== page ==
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This article in SSSAJ

  1. Vol. 47 No. 1, p. 91-94
     
    Received: Apr 1, 1982
    Published: Jan, 1983


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doi:10.2136/sssaj1983.03615995004700010018x

Effects of Heating on Soil Chemical Properties and Growth and Nutrient Composition of Corn and Millet1

  1. B. K. Kitur and
  2. W. W. Frye2

Abstract

Abstract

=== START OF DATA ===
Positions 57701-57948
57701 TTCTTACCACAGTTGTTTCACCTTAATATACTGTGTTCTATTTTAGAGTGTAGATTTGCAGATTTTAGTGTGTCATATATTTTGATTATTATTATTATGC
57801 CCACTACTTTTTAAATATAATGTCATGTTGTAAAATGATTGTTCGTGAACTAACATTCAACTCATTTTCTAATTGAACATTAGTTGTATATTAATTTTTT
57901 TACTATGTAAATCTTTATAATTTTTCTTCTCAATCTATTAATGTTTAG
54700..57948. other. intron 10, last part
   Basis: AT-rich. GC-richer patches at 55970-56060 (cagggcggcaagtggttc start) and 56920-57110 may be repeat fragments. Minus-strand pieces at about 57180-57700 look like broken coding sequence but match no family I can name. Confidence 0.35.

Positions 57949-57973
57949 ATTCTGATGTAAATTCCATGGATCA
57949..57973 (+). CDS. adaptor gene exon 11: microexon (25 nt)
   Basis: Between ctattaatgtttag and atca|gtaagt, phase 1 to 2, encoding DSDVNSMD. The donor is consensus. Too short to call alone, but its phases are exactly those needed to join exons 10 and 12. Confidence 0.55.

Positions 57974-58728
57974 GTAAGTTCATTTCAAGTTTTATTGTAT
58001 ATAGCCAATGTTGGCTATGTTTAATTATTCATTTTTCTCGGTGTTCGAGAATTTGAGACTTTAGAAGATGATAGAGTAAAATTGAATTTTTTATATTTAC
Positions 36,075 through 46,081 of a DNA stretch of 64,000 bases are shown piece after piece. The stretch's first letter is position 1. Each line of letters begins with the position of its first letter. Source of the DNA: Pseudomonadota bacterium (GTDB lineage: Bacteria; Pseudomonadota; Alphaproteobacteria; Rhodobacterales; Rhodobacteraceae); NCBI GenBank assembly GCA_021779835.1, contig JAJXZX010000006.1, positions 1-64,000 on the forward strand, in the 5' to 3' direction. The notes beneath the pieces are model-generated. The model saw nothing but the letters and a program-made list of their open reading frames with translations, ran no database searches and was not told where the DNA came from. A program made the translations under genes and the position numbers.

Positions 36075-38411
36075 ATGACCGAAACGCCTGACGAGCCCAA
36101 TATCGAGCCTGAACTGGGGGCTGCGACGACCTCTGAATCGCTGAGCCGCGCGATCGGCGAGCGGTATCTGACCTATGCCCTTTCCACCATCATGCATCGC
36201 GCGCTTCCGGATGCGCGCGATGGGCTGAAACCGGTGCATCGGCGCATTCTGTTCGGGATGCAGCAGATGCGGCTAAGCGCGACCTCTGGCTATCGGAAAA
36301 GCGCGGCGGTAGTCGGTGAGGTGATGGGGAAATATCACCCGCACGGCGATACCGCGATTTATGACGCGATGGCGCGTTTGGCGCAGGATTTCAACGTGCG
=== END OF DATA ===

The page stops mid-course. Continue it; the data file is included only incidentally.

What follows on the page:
Heating or burning has a wide variety of effects on soils, the magnitude of which is determined largely by the temperature to which the soil is heated and on soil properties. In parts of Africa, the practice is used on soils in the field to improve crop production. The objective of this study was to determine the effect of heating Alfisol and Mollisol soil materials on their chemical properties and on the early growth and nutrient composition of corn (Zea mays L.) and millet (Setaria italica) grown in the greenhouse. Heating the soils to 110°C decreased pH, but the pH increased when the soils were heated to 200 or 250°C. Organic matter and extractable Mg decreased while extractable NH+4 and Mn and electrical conductivity (EC) increased greatly with heating. The effects on soil-test P and K and extractable Ca were small and variable, but the soils were already higb in these elements. Increases in extractable NH+4 and Mn, EC, and pH probably came from both the destruction of soil organic matter and release from inorganic compounds in the soils. Heating soils to 110°C resulted in greater growth of both corn and millet, but heat treatments of 200 and 250°C suppressed growth. The increase in the growth of corn and millet was attributed primarily to moderate increases in extractable NH+4 at 110°C. The suppression of growth with heat treatments of 200 and 250°C was thought to be due largely to excessive amounts of NH+4. Extensive work on NH+4 shows that certain levels of this form of N may be toxic to plants. Heating of soil was shown to be both heneficial and detrimental to the growth of plants. Crops may benefit from nutrients released when soils are heated, provided the amounts are not excessive. The detrimental effects observed in this study would not usually be noticeable under field practice, because only a small proportion of the soil volume is heated.

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